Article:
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Funding for Emergency Services – Northland Regional Council

Central government should be filling the funding gap for critical emergency services like Northland’s rescue choppers rather than the region’s ratepayers, the Northland Regional Council says.

The council is currently consulting on a proposal to stop its funding of emergency services as part of its Long Term Plan 2024-2034.

Submissions on the proposal can be made until Friday 19 April but the council’s Deputy Chair Tui Shortland says the message from the community to date is clear; “these are critical services and the public does not want to see them put at risk by uncertainty around funding”.

Councillor Shortland says the council 100 percent agrees that the services are critical.

“For us, the real question is why things like critical health services are having to be topped up by council rates?”

“Why aren’t these critical life saving services being funded properly by the government in the first place?”

Councillor Shortland says councils are being asked to deliver more and more and ratepayers are reaching their limit on what they can afford to pay.

“This is putting very real pressure on council’s ability to raise rates to deliver on its core roles and functions – such as flood management, biosecurity, climate resilience, water and catchment management.”

She says providing funding to support emergency services is not a regional council function and the council’s proposal to stop annual funding contributions to emergency services would free up $1.1 million a year to deliver core work while keeping rates down.

Connections are being drawn between council’s Civil Defence role and the provision of emergency services as a reason to continue council funding those services, which currently include St John Ambulance, Surf Lifesaving, Coast Guard and rescue helicopters.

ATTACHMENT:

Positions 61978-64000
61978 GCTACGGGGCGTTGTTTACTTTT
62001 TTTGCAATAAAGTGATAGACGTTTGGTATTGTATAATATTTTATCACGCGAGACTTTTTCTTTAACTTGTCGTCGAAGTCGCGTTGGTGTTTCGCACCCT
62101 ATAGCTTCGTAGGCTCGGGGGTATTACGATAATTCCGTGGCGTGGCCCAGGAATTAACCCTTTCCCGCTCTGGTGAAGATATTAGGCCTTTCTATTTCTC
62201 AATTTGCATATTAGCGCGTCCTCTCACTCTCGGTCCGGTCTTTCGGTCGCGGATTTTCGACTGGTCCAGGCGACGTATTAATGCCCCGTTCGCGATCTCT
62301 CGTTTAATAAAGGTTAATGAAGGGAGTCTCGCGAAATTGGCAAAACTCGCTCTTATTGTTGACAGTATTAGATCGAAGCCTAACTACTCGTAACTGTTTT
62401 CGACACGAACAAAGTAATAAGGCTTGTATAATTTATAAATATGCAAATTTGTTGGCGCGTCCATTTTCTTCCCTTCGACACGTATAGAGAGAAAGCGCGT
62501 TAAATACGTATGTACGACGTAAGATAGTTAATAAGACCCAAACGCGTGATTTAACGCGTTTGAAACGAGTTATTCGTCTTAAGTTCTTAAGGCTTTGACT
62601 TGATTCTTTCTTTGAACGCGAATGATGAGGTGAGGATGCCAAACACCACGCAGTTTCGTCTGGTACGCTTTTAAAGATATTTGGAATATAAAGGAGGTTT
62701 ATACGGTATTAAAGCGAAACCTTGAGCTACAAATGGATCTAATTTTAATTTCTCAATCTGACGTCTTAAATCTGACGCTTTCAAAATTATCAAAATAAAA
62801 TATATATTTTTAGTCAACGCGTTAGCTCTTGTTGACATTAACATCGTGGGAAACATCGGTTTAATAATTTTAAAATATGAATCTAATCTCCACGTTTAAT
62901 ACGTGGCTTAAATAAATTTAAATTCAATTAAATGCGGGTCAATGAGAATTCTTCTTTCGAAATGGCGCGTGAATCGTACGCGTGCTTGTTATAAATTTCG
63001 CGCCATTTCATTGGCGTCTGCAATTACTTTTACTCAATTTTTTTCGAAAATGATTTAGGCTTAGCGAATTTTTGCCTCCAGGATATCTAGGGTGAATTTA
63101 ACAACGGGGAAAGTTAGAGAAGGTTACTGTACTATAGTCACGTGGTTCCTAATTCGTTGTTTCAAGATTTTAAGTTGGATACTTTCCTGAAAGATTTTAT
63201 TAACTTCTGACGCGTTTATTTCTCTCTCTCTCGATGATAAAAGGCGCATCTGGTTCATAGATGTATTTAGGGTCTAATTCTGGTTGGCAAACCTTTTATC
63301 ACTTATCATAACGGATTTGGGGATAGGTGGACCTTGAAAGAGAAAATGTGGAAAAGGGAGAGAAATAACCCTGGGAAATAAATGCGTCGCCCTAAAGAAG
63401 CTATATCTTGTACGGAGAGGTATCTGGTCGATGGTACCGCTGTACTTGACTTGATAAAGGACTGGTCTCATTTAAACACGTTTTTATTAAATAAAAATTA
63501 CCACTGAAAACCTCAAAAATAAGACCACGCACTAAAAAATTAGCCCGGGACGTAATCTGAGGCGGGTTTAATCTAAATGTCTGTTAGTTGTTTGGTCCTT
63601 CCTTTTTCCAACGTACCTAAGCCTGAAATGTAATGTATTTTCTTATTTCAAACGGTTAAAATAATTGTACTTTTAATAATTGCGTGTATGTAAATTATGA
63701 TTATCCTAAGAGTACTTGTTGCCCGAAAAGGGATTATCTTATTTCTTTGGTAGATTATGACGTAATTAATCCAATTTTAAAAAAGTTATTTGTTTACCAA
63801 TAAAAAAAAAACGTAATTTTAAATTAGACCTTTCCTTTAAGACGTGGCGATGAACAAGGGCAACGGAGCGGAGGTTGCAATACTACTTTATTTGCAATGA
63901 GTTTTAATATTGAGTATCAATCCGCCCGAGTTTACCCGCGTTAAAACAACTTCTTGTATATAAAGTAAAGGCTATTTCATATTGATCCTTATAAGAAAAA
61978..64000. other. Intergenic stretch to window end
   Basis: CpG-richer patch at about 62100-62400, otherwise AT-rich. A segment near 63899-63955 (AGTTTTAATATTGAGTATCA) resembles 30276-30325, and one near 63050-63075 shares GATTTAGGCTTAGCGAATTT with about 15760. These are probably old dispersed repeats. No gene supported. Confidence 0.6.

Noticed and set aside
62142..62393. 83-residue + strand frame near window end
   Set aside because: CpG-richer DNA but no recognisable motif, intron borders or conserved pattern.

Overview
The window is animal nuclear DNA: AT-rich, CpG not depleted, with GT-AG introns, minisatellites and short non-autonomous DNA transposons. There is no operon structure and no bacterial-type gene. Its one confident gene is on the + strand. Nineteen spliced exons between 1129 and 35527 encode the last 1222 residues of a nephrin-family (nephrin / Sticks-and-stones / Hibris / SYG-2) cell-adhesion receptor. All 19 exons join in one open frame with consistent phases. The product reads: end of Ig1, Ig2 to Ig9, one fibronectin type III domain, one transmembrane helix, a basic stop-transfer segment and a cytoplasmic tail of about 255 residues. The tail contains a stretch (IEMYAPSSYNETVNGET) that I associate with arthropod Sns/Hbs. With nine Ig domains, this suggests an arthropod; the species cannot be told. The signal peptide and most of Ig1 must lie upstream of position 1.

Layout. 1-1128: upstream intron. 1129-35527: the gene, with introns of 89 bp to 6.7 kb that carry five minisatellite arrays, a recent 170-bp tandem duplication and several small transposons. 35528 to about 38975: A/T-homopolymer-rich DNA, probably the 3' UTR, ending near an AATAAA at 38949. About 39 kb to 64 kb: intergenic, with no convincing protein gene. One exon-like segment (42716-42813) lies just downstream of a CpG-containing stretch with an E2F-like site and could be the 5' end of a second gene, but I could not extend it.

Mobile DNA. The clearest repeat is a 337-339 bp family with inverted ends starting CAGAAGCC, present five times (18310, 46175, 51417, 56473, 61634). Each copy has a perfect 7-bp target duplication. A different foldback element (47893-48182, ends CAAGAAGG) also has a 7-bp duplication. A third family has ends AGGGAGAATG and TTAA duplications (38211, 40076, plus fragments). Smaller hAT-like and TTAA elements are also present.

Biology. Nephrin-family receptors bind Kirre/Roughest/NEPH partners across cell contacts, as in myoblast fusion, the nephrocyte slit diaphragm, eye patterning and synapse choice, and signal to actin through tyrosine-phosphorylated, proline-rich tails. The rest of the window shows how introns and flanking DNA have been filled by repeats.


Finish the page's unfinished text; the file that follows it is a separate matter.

Councillor Shortland says that there are many partner agencies that respond during Civil Defence responses, including the Police and Fire and Emergency NZ, however that doesn’t mean that councils should fund these agencies.

“Council rates are essentially being used as a collection mechanism to fund emergency services which in turn is putting pressure on our capacity to fund core council services.

Those who wish to make a contribution to emergency services could continue to do so through the various fundraising initiatives those agencies run.”

She says the council supports the Northland Emergency Services Trust and other emergency services to advocate to government for a more sustainable long term funding model that provides better certainty for these services going forward.

“We have already heard from the Northland Emergency Services Trust during this consultation period that the provision of helicopter services enables specialist medical services to be concentrated in central locations, saving the government millions in costs annually. This further supports council’s view that the government should be wholly funding helicopter rescue services.”

The regional sports facilities rate is another rate that council is consulting on stopping. While the rate generates $1.59 million per year, the provision of sports facilities is not a core regional council function, and it’s proposed that this funding also be redirected towards the provision of council services (rather than increasing rates).

Councillor Shortland says that council has not made any decisions on the Emergency Services and Sports Facilities rates and that council looks forward to feedback during the consultation period.

“We look forward to feedback from the Northland Emergency Services Trust and others around the funding model for these critical services, what the impact would be should council’s contributions stop and how council can support those services to achieve greater long term security of funding.” 

 

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